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12 Comments

  1. The one big problem is COMELEC who choose the candidates to run. They are the one dictating who can run.

    Next is the PICOS machine. Who are the people behind the TIM?

  2. ARIKATOKATOK on

    The church since time immemorial sides with the royals as means of survival. What the church should do is to curse the despots in power. Never teach the faithful about politics of election because priest and bishops are not doctors of political science. A hair cutter, barber’s opinion on politics is more credible than bishops opinion.

  3. matagal ng problema itong pag endorso ng mga karapatdapat na mga kandidato. simulan na ito nung 2013 sa bacolod, if im not mistaken (team patay and team buhay) pero ang pinakamabigat dito ay ang nagbubulag bulagang ppcrv at si cardinal tagle sa problema natin sa hocos pcos machines. kahit na anong kampanya para ihalal ang mga taong marangal at hindi kabigatan ang dalang bagahe, talo pa rin tayo sa huli dahil sa hocos pcos machines. kontrolado ito ni boy sisi at mga LP (Lapiang Pork)

  4. Amnata Pundit on

    In the public mind, the bottom line in politics is the question of how much? Magkano ? This idea should be abandoned unless one wants the people to confirm what it already suspects, that the Church does not know how to choose good men because of the presence of so many sexual molesters and con men in their ranks. Why drag the Church in activities that will only add to the polarization of society? Didn’t the churchmen choose Cory over Marcos and GMA over Erap? Enough already.

  5. Amado Aguila on

    The church should honor the separation of church and state. It should not meddle beyond its purview and never endorse political candidates. Most of our political leaders were products of Catholic schools, and considering the condition of our nation, it’s hard to imagine a passing grade was even considered. A short of revival from the church will not be enough. It needs to reexamine its self and dig deep within whether it too had been corrupted of the love of this world. Teaching the bible doctrine is a start. “My people are destroyed from lack of knowledge” and “These people come near to me with their mouth and honor me with their lips, but their hearts are far from me….” are just the two that the church needs to work on. Helping people grow spiritually should be their primary responsibility.

    But the church can not do it alone. We can not elect or legislate discipline, good character and great culture. The type of government does not make a great nation, people do. A quick look at the top nations; USA, China, Japan and lets lump up Europe in one, all have different type of government: Federalism, Communism, Parliamentary system respectively, yet considered very successful in their own right.

    Filipino people are so blessed. You have so many untapped natural resources, one of the longest coastline in the world, perfect strategic location that two giant nations are considering going to war for. You are proficient in dual language that is the envy of the world. You have equal access to all knowledge and just as capable to compete with the best and the brightest. You are the only major Christian nation in the region, yet you are scared. You’d line up to foreign embassies and flight in sign of first trouble. You’d rather go overseas and use your expertise to help other nations instead of toughing it out because you are in the Philippines for a purpose. “If God is with you, who can possibly against you….” Filipino people are so discipline, resilient, hardworking, law abiding citizens, culturally adopt when they are out of the Philippines. But when they return, they are back to old selves, “when in Rome, do what the Romans do”. I hope and pray we finally realized, we are the problems and humble enough to do something about it. Sometimes the most difficult things to do are the ones worth doing.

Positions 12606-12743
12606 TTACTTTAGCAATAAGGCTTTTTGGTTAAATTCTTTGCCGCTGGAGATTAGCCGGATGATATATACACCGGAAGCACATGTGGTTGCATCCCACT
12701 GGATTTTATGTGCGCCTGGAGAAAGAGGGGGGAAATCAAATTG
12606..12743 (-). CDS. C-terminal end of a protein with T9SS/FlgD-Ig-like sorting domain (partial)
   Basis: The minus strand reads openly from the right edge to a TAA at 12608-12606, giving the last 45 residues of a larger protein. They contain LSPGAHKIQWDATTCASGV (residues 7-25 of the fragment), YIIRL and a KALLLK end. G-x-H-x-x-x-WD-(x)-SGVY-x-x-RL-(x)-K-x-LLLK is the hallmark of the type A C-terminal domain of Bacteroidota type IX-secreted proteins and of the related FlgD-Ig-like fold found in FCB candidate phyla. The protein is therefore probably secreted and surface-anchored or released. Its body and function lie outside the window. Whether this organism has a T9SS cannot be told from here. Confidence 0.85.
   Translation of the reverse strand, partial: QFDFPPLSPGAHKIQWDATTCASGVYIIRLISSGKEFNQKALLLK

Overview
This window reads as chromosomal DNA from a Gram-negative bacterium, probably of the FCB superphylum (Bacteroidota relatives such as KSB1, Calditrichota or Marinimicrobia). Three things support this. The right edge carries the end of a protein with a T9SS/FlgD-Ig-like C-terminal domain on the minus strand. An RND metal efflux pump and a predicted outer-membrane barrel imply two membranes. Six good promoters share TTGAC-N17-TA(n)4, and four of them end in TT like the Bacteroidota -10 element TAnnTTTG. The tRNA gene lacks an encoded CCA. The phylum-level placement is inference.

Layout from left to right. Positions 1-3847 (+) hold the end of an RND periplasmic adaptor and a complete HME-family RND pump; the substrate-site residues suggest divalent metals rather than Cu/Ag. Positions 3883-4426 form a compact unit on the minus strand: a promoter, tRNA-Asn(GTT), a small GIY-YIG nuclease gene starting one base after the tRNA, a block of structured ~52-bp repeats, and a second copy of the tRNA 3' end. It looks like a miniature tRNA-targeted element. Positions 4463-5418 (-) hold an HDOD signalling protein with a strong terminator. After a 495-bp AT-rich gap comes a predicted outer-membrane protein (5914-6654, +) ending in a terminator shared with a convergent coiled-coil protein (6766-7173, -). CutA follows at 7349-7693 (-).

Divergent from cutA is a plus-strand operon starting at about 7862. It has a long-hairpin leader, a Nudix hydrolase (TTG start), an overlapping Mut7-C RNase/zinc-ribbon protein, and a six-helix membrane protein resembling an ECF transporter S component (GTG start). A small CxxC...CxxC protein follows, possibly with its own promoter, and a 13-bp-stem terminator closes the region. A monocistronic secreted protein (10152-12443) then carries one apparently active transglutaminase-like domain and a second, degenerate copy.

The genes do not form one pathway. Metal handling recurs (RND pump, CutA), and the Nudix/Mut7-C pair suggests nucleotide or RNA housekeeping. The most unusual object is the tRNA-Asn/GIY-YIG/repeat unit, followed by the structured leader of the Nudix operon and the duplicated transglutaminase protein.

6. Para sa darating presidential election, huwag ng mag alangan ang simbahan mag bigay ng pangalan dahil wala ng epekto sa nakakaraming bobotante ang
    pangaral lang sa pagpili. Magbigay ng tatlong pangalan ang simbahan kung sino ang totoong matinong Pilipino na dapat maging pangulo ng bansa gaya halimbawa nila Duterte, Marcos, Gibo o Gordon.

  7. Jun Gonzaga on

    Thanks for this wonderful and practical idea. I hope there will be enough religious leaders who will be willing to transcend the religious divide to start laying the groundwork for an integrity coalition. God bless you.

  8. Alejo Rosete on

    I totally agree that the CHURCH should make a list of upright and non corrupt candidates to be lead by the Catholic Church.

    Now is the time to stop Political Dynasties and corrupt candidates from top to bottom (from President down to Barangay Level)

  9. P.Akialamiro on

    It is about time, the Catholic church should be pro-active during the 2016 election campaign. If there are no definite candidates to indorse, at least the general guidelines and advice of the CBCP President Archbishop Villegas should be available to all church-going catholics or to all students of catholic schools and other religious institutions. If other denominations select the candidates their members should vote for, why can’t the Catholic church do it, too? After all, it is a ‘known’ fact that these denominations promise to deliver votes to candidates who can give favors back in the form of appointments to some of their members in government positions, etc.

    The education of voters should be an ever-going service from the Catholic church at all times. What more, this education is along the moral precepts being inculcated by the church.

  10. Yan ang matagal ko nang hinihintay. Kung ang simbahan, lalu na ang Iglesia ni Kristo eh pipili ng matino at walang vested interest sa mga juicy positions eh mahahalal ang magagaling na pinuno sa atin.

  11. The church could help by staying out of politics.
    Advocating general principles is one thing, endorsing specific candidates, and bloc voting, is a whole different can of worms, and bag of pesos!

  12. Ang tanong! Sinong religious people ang pagkatiwalaan ng taongbayan? Kung ang Cbcp ay hati at hindi magkaisa! Ang media ay maykanya-kanya manok! At
    Hindi lahat na mababalita at isinusulat ay Totoo,saan kukuha ng totoong tao na pueding pagkatiwalaan!
    Sayang kung maytakot at tiwala at masunurin ang maraming katoliko sa mga pari, hindi sana mahirap gawin ito!